Penetrating the Mucus Barrier - The Effect of Addition of Guluronate Oligomers on the Mobility of Nanoparticles in Porcine Small Intestinal Mucus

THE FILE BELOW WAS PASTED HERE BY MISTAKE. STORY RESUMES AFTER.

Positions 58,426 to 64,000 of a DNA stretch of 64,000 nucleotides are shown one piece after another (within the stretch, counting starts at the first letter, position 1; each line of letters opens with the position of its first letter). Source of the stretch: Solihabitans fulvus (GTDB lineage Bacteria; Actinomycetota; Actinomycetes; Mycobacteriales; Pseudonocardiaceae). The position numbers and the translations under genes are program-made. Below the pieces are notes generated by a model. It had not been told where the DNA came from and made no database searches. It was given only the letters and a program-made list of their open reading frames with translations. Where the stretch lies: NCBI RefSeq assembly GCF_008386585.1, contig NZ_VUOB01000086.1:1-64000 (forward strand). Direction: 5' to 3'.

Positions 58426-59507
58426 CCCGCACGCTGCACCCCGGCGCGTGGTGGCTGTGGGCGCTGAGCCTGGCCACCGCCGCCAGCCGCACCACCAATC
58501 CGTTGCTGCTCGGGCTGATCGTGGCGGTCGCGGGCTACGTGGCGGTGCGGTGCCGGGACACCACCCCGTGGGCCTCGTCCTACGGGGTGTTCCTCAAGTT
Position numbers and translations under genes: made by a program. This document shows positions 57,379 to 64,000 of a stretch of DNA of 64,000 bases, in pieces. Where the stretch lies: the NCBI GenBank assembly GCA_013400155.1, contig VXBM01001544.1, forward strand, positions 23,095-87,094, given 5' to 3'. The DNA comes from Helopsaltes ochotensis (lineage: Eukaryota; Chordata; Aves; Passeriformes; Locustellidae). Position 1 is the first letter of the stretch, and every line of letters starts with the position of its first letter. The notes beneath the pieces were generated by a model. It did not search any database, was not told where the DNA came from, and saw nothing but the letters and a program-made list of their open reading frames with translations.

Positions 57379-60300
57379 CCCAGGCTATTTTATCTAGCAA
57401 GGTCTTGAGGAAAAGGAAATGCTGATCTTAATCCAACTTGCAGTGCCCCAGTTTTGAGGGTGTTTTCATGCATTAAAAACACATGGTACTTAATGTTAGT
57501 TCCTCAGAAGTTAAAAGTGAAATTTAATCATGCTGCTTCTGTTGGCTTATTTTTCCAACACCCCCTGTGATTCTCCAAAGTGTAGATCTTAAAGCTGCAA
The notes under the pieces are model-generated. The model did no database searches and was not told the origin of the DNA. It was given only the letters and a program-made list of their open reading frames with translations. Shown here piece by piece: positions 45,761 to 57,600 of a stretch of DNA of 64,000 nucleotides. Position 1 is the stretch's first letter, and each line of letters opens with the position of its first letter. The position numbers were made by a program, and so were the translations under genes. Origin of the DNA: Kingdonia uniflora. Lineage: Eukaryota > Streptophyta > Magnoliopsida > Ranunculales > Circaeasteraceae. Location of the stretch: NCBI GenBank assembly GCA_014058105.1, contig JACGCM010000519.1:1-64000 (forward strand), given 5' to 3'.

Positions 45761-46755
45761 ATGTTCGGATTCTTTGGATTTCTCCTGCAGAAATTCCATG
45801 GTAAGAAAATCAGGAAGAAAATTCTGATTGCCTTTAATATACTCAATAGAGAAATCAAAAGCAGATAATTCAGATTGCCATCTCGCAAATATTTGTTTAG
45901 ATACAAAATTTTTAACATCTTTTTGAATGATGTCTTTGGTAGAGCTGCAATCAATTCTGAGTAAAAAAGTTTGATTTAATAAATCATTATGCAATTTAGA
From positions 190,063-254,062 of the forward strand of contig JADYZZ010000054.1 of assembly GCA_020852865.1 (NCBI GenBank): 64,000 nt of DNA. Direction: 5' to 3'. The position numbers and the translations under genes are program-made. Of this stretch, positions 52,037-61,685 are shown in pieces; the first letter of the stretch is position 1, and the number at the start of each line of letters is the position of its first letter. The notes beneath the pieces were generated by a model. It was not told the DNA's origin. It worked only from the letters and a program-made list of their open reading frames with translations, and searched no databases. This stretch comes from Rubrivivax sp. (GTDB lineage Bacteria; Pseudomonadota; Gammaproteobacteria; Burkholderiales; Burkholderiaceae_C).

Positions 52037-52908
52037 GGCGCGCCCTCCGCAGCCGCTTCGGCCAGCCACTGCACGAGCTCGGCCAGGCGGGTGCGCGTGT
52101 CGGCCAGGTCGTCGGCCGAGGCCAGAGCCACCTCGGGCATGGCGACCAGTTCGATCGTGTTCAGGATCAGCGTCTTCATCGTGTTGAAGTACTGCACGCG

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Oral delivery is the easiest and most used method of drug delivery. However, the gastrointestinal (GI) tract poses many hurdles for the drugs to overcome before they can reach their target. One of them is the viscous, adhesive, and constantly replenishing mucus layer. Mucus layer effectively hinders particles and microorganisms from passing through by several mechanisms: the steric, interactive, and dynamic barriers. Nanoparticle drug delivery systems can be modified to affect the solubility, stability, permeability or other properties of biopharmaceuticals, leading to improved bioavailability and an enhanced, controlled or more rapid therapeutic effect. Modification of nanoparticles in order to penetrate the mucus layer more efficiently is an attractive prospect to increase the efficacy of the drug. PEGylation is a technique for enhancing particle transport and mobility in mucus. Low molecular weight G-blocks have been shown to transiently weaken the mucus layer, possibly allowing for more rapid diffusion of substances. In addition, biosimilar mucus is a proposed model for porcine small intestinal mucus (PSIM). Caco-2 cells, a common cell line used in drug absorption studies, are not compatible with native mucus. Biosimilar mucus could be an attractive alternative. It is necessary to assess the diffusion of large particles in biosimilar mucus in comparison with porcine small intestinal mucus, to evaluate the viability of the model.In this study, the effect of PEGylation on nanoparticle mobility in PSIM and biosimilar mucus is examined. The effects of added G-blocks on the mobility of various types of nanoparticles in both PSIM and biosimilar mucus are studied. General nanoparticle mobility in biosimilar mucus and PSIM is compared. Nanoparticle mobility was measured using multiple particle tracking (MPT). There was no consistent effect of adding G-blocks to increase particle mobility in porcine small intestinal mucus. This is in conflict with earlier reports. A possible explanation could be changes in mucus structure caused by repeated thawing and freezing. Biosimilar mucus, as it is today, was found to not be a suitable model for the transport of large entities like nanoparticles in porcine small intestinal mucus, because of the large differences in particle mobility observed between the two types of mucus. However, changes in the composition of biosimilar mucus could possibly produce a more viable model.